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My first JavaScript app: building a newsletter with Google Apps

2014 January 14

google app scripts

Well over a year ago, I made a promise to start committing more time to learn how to code. I jumped into Codecademy for a number of months, primarily January to March of 2013 (putting in about 1 hr/day for 5 days/week). I focused on JavaScript at first, but then started to poke around with a little Ruby and Python, as my friend Andrew and I developed a mockup for a Facebook contest (something else I need to write a long-overdue blog post about).  Then, I was the co-organizer of a hackathon in April, which went really well. But, I wasn’t using the skills I had learned in Codecademy that much. It’s hard to make the jump from Codecademy into building a whole website or new project. You need a sort of pet project to help you get comfortable, before you take a bigger leap. Codecademy teaches you a lot of useful things about basic programming concepts and basic syntax (grammar for computers) for a number of languages. But I wasn’t applying the skills to a concrete project. By the time fall (quickly) came around, school had started and I had little free time. Not only had I not applied the skills I had learned in Codecademy, but now I was forgetting the syntax I had learned.

Over the winter break though, I discovered Google Apps Scripts, a JavaScript group of “libraries” (lists of useful functions and methods)  that lets different Google Docs talk to each other. I’ll be honest, I kind of hate working in Google Docs. They’re often very slow, and the formatting tools are hardly a fraction of what’s offered in the full Word/Excel/PPT programs. But they are useful for certain things. In my new position as VP of Membership for the Berkeley Energy and Resources Collaborative, I have to format and send out a weekly newsletter about energy events on campus (there’s a lot!). People send me things they want to include in the newsletter. The formatting takes a long time. Cutting, pasting, organizing, writing blurbs, summarizing. Ain’t nobody got time for that!

Well, now everyone can take a couple minutes to fill out a simple Google form, if they want to include something in the newsletter: Name of event, date, time, place, description, and a link. Simple. This goes into a spreadsheet automatically. Using Google Apps Scripts, I can write my own JavaScript program to automatically format those spreadsheets entries into a Google Doc that looks like a newsletter, all with the click of a button. I can look it over and make minor edits, then send it on its way. This will likely save me 1-2 hours per week, which is valuable time in grad school. Now I’ll describe some of the basics of how this program works.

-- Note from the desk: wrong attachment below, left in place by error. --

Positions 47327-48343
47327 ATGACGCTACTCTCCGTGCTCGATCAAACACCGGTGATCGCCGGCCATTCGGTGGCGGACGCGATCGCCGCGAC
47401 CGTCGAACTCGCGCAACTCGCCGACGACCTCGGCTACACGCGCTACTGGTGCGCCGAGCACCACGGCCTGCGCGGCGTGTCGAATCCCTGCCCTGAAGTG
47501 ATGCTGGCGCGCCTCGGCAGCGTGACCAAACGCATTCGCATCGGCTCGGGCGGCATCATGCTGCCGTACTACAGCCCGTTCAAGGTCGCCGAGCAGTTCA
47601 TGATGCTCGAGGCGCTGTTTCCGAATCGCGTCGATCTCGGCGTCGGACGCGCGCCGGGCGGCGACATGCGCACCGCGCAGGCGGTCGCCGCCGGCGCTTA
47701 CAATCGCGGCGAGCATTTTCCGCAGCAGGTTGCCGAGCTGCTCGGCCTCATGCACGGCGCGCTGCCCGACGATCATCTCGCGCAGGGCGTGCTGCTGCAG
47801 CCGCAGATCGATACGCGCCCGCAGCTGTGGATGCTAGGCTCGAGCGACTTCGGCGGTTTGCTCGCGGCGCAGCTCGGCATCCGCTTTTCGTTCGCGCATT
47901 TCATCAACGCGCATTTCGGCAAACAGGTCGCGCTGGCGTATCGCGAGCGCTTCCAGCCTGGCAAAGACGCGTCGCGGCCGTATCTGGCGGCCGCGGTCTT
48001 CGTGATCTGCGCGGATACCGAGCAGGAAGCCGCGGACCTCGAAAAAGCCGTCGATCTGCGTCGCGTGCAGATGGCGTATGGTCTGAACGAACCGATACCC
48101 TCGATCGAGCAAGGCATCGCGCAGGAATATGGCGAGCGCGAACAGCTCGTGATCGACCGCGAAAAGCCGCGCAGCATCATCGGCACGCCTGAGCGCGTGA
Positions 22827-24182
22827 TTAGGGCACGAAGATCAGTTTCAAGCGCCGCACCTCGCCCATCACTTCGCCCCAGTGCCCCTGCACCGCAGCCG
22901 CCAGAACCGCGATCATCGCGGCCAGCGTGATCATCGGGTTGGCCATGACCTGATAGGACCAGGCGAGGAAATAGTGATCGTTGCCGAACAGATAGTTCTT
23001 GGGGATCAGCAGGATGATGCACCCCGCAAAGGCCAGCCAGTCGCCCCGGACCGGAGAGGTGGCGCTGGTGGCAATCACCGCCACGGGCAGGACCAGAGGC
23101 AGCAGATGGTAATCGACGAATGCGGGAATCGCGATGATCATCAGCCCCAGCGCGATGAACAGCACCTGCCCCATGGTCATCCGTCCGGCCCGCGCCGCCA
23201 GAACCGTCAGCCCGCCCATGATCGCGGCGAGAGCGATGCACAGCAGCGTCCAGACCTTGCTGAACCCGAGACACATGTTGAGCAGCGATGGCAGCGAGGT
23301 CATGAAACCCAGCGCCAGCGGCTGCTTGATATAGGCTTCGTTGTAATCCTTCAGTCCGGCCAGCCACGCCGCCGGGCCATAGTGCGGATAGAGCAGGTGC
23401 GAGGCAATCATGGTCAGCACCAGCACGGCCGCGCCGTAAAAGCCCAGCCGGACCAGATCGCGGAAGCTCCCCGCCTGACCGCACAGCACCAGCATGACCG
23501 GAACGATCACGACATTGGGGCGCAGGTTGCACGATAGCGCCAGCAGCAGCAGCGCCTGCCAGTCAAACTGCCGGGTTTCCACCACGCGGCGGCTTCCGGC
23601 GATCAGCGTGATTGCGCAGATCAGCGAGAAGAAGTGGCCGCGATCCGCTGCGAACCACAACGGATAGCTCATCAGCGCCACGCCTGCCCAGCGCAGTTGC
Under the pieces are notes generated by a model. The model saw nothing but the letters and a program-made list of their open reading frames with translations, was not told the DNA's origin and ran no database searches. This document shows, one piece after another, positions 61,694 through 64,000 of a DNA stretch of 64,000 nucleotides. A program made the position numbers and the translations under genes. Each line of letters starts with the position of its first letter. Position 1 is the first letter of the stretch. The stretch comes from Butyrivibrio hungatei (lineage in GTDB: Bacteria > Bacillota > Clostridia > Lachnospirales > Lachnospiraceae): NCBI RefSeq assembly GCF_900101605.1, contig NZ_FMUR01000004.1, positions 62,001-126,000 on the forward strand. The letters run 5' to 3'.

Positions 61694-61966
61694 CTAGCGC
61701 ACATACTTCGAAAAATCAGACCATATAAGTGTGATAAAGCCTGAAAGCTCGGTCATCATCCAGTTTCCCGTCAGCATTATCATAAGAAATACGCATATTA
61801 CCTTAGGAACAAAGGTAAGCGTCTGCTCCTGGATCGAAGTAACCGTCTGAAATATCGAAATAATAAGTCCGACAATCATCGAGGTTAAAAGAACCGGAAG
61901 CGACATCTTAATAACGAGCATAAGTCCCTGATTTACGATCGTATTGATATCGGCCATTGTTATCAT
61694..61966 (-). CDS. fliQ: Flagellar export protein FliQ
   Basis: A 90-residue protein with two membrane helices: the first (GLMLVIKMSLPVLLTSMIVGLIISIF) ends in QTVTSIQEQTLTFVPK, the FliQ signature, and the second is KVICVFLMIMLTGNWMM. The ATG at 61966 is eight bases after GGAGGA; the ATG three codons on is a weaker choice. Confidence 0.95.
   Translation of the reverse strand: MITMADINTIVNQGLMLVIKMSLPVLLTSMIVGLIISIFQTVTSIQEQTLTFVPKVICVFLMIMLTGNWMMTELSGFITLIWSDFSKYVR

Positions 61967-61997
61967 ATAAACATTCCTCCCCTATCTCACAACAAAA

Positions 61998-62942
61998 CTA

First, I need to gather all the data from the spreadsheet and store it in a Javascript variable so I can access it and manipulate it.

var sheet = SpreadsheetApp.getActiveSheet();
sheet.sort(3);
var rows = sheet.getDataRange();
var numRows = rows.getNumRows();
var values = rows.getValues();
for (var i = 0; i <= numRows – 1; i++) {

var row = values[i];
Logger.log(row);

}

I got most of this code, just sniffing around some of the examples on Google’s site. That’s one great thing about coding. Someone has likely already tackled the problem you are trying to address. So just have a look around the interwebz for some guidance when you’re stuck. The code above simply uses some existing JavaScript methods like getValues and getNumRows (see here for a huge list of methods). Oh and also, a sorting function to put all of the event submissions in order. Then, there is a “for loop” to go through all the rows in my spreadsheet, and stuff the data into one variable called ‘values’. What’s amazing about Javascript is that you can stuff different types of words and numbers into one variable (not possible in other types of languages which only like one data type in variable/array), and it will just store them in an arrayed structure. Since, I have six columns (event name, date, time, etc.) of information, it will be useful for me to call just a specific column of info when I need it.

Now I can make the newsletter.  When I run the script, it uses a method called DocumentApp.create to immediately create the new Google doc newsletter for the week. I poked around the other library of functions available for Documents. I basically just need to create a heading for the newsletter, make a list of events at the top (like a table of contents), and then run through the details of each event. The functions ‘setHeading’ and ‘appendParagraph’ seem to do the trick. Now I just need to call the right data from the ‘values’ array, with some help from a ‘for loop’ to help me run through all the individual events (in rows). Ok, I need to list the event time which is in column 2…that’s easy, it’s just ‘values[j][2]’ where j is my dummy variable for the rows/events I’m running through in the for loop and 2 is the column I want. As you can see in the top picture, most of my code is calling the values array in some form or another. There are some other tricks in there, but it’s not too difficult. Though I will admit, I spent the better part of today, writing only 90 lines of code or so. There were certainly moments of frustration, but for now, it works and that’s what’s important. Next Monday, I’ll make the first newsletter of the semester with the click of a button. I hope it doesn’t blow up!

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